“Medical identity theft is primarily an inside job perpetrated by employees with legitimate access to patients’ medical records. There is an average $1 million to $2 million payout per crime ring activity. Since much medical identity theft goes unnoticed and unreported, her best guess for how extensive the problem indicates that 2.5 to 3.5 percent of all identity theft is medical identity theft. Regrettably, there is little that the average consumer can do to protect himself from this form of theft, but some corrective measures are possible. The public must keep their medical insurance cards in a safe place. Insurance cards should be treated as one would treat a bank card.”

The insider threat is inarguably ever-present with often open opportunities for personnel to access these files constantly, even if they do not have the authorization to do so. Although it cannot be eliminated entirely, there are measures that can be taken so as to decrease the risks of this happening. Upon hiring staff, potential candidates should be screened with criminal background checks.

“However, few cases of medical identity theft resulting from the theft of an insurance card. This form of theft occurs on a large scale in hospitals, doctors’ offices, clinics and pharmacies without the patient ever knowing it is happening. A hospital you’ve never been in could be charging your insurance company for a surgery you never had. Unless you read every explanation of benefits notice sent to you and question every charge, you may never notice that a crime has occurred.

Moreover, although you may eventually be able to recover your credit financially, due to HIPAA regulations, you may never be able to correct your medical record. The HIPAA (Health Insurance Portability and Accountability Act) enacted a privacy rule to protect patients from unauthorized access to their personal medical information, but that same rule can also make it difficult to remove erroneous information from a medical record. When one considers the possible medical safety issues resulting from incorrect medical information in one’s medical record, such as incorrect blood type, drug interaction and allergy information, erroneous information could be life-threatening,” says Dixon.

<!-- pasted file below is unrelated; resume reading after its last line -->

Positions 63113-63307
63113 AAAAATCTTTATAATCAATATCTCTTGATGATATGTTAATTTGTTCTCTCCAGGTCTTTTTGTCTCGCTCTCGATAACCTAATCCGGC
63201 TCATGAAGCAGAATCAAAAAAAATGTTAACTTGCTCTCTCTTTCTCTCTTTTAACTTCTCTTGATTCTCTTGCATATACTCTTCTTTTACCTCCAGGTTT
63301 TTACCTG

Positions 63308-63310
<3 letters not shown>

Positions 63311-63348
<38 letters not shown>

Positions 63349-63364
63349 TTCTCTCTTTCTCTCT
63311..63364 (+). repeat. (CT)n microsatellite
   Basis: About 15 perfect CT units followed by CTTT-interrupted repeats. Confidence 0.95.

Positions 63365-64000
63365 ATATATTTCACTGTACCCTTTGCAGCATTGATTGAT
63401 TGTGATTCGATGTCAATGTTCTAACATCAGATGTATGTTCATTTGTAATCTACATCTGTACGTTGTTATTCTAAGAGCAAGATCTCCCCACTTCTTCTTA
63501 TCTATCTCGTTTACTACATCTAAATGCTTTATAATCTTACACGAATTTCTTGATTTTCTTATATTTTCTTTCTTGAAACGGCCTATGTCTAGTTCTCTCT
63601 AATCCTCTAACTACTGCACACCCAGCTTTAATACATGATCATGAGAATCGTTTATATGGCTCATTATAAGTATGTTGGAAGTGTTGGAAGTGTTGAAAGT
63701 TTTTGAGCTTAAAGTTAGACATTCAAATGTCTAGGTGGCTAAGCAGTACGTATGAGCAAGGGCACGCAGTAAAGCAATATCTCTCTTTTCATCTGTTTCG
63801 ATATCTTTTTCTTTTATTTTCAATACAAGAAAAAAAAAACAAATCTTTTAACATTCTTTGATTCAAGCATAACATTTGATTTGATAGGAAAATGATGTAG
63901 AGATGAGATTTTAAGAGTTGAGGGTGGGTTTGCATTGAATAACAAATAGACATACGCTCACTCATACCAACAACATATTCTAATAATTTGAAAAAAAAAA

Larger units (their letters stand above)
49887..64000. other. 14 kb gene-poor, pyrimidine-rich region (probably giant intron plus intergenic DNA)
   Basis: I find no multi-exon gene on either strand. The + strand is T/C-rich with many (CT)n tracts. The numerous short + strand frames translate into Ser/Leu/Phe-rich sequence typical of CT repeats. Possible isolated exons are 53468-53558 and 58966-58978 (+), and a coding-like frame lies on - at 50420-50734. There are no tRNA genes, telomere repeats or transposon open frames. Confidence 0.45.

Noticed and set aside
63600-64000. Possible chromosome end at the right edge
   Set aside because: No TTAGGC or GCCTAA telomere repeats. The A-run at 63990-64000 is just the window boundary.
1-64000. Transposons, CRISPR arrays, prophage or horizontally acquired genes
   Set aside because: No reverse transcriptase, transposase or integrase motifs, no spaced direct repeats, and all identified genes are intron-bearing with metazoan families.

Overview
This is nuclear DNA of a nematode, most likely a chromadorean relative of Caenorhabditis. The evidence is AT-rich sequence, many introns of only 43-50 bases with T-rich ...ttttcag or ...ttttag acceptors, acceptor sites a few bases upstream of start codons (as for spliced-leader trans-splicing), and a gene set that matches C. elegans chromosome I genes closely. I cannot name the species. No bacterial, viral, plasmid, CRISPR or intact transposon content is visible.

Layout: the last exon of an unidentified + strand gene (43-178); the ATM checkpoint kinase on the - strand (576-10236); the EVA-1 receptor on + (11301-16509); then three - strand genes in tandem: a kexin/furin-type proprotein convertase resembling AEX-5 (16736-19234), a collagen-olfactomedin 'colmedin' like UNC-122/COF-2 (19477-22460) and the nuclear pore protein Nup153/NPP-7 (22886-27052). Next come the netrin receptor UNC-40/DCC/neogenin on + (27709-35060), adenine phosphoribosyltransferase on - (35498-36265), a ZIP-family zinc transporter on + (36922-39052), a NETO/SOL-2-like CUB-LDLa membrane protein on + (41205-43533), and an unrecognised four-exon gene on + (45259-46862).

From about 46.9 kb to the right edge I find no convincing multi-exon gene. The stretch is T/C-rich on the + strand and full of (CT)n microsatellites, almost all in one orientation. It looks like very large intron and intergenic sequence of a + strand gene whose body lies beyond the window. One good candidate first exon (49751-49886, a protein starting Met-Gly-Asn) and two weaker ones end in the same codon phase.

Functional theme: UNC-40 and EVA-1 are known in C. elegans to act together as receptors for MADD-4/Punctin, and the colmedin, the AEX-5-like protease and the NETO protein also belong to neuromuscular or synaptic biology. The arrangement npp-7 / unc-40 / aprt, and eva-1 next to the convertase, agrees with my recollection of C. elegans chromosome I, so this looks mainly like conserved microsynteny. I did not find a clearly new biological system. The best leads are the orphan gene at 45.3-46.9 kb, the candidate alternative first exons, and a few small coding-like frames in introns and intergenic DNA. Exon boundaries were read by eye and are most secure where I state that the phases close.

The Consequences of Medical Identity Theft

Physical Health Threat

While medical identity theft is a dangerous crime, it can also be life-threatening. Say if you were heading to the emergency room only to find out that your health insurance had been canceled, or worse still, getting misdiagnosed due to inaccurate information found on your medical records. The fact is, the criminal’s medical records can be mixed up with your own and include other information such as a different blood type or any medicines that you are allergic to.

‘“About 20 percent of victims have told us that they got the wrong diagnosis or treatment, or that their care was delayed because there was confusion about what was true in their records due to the identity theft,” says Ann Patterson, a senior vice president of the Medical Identity Fraud Alliance (MIFA), a group of several dozen healthcare organizations and businesses working to reduce the crime and its negative effects.

Invasion of Privacy

This is fairly obvious, but as with other data breaches, any information found on your medical records isn’t something you want to be shared with the world.

Legal Trouble

There have been recorded cases where a pregnant woman stole the medical identity of another female, delivering a baby who tested positive for illegal substances. The victim, who is also a mother, experienced social workers attempting to take her four children away believing that she was an addict. The victim had to hire a lawyer in order to keep her family in one piece.

Ruined Credit

Medical identity thieves are often known to accrue significant bills to your name and make a run for it before anyone notices. This could result in you being hounded by collection agencies, forced to pay higher interest rates or even get turned down for various loans or job applications.